to belittle your accomplishment and it sounds like a very useful thing,
    but it's not the same *kind* of thing as what I was talking about.
    Michael Guest

  14. #14

    Default Re: send event to next responder?

    dans l'article twistedsys.net, Michael Ash
    com a crit le 3/04/04 14:45:
     
    >>
    >> Well I have. But it's not open source -yet-. The main reason for that, is
    >> it's been constantly evolving to fit my needs and solve early stage
    >> mistakes. This includes changes in the API, and I do not wish to maintain
    >> backwards compatibility for it. The other reason is I do not have the
    >> resources to doent it.[/ref]
    >
    > I don't think this is a bridge, it's a wrapper.
    >
    > If you look at PyObjC, you see that it's not a Cocoa bridge, it's an
    > Objective-C bridge. You don't end up with a bunch of classes that wrap
    > Cocoa classes; the Cocoa classes are directly exposed as Python classes.
    > Python classes can subclass Cocoa classes. Objective-C classes can
    > subclass Python classes.
    >
    > I don't doubt that it's possible to make a pretty decent C or C++
    > *wrapper* for Cocoa, but there will always be things you miss. Can you
    > subclass ObjC clasess with your wrapper? If for some reason I want to make
    > a custom scroll view, can I subclass it and override -tile? I don't mean
    > to belittle your accomplishment and it sounds like a very useful thing,
    > but it's not the same *kind* of thing as what I was talking about.[/ref]

    Yes you can make a custom scroll view. You can override anything, if you
    need by providing the appropriate C++ subclass.

    If you happen to miss something, you can just add the connector (typically
    through a static class callback, which in return calls a virtual method). So
    in the end you don't miss anything.

    It's really a cross-platform framework, which wraps GDI on Windows and
    Cocoa/Quartz on MacOS, plus obviously all the non GUI classes.

    I agree it's quite different from a bridge that would connect languages in a
    way you would benefit from any Obj-C class with no effort. But it's very
    easy to use, and that was my main goal.

    Cocoa for Java is a wrapper too IMHO. You can't write poseAsClass in Java,
    can you ? And since Java reflection only inspects compiled classes, I doubt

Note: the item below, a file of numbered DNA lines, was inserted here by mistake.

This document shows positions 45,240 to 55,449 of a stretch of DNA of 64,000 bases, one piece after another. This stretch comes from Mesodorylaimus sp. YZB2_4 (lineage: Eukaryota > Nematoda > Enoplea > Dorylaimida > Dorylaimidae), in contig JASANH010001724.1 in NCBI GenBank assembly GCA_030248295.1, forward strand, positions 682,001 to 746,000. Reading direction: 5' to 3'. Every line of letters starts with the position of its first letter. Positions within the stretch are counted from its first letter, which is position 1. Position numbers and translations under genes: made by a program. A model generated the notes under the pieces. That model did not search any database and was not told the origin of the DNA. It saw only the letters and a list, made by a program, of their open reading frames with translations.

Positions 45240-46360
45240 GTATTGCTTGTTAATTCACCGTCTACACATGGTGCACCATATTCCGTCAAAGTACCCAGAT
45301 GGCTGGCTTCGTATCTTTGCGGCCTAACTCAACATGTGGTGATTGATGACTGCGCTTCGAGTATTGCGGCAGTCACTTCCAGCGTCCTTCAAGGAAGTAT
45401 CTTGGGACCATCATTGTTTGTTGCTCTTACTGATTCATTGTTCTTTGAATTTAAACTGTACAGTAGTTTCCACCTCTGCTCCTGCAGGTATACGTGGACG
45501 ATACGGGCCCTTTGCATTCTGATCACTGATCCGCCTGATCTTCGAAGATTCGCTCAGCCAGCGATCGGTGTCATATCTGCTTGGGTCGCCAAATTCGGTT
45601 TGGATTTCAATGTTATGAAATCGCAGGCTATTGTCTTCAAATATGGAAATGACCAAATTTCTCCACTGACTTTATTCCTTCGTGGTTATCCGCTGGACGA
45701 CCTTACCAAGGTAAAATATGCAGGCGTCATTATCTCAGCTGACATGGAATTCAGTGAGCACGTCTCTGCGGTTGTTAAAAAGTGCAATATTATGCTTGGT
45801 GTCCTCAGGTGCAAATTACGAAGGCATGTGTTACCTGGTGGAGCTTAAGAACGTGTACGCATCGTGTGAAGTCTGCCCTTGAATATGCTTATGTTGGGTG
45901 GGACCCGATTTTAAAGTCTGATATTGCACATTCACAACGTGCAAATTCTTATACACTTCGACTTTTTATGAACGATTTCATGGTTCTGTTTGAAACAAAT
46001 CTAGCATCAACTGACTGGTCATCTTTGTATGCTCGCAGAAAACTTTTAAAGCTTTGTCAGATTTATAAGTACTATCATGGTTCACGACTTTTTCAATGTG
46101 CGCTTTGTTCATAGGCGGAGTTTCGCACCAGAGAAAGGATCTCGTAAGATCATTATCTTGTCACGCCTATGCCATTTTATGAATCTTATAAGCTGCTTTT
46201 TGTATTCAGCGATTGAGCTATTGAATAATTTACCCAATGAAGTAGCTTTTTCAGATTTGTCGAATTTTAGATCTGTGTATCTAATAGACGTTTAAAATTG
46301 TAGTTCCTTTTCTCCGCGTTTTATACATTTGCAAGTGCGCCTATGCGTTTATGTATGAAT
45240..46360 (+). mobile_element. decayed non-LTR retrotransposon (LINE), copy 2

you can inspect features in the Obj-C underlying classes, can you ?

    Maybe I could have gone the opposite way, that is write an Obj-C framework
    to wrap Windows GDI. But I couldn't find a decent IDE on Windows, and I have
    so much C++ code that I thought it would be more efficient to go that way.

    Eric


    Eric Guest

  15. #15

    Default Re: send event to next responder?

    On Sat, 3 Apr 2004, Eric VERGNAUD wrote:

    [wrappers and bridges] 

    But you had to write all of the appropriate methods yourself, right?
     

    Sure. If your goal is cross-platform compatibility, you most certainly
    *don't* want a bridge. A bridge just lets you use the same APIs from a
    different language, which doesn't help platform portability at all, unless
    it's a cross-platform API.
     

    The Java bridge is kind of halfway. Java isn't quite dynamic enough to
    handle everything, so there are some kludges, and I think some (mostly
    automatic) preprocessing of the ObjC interfaces is required. But if Apple
    were to create a new class, call it NSWidgetView, I think it would be a
    fairly simple matter to preprocess it correctly and have it work in Java.
    With your framework, it would require writing some more code in your
    wrapper, right? With something like PyObjC, as long as NSWidgetView
    doesn't have something extremely C-specific like varargs methods or struct
    ivars, the new class is made available with no effort.

    Again, this isn't a criticism at all, your approach sounds like the right
    thing to do given your goals.
     

    Makes sense to me. Either way, you'll end up wrapping something. ObjC is
    available practically everywhere, but it's not always that well-supported.
    (Also, is ObjC++ still only in the Apple version of gcc? That could make
    things painful if so.)
    Michael Guest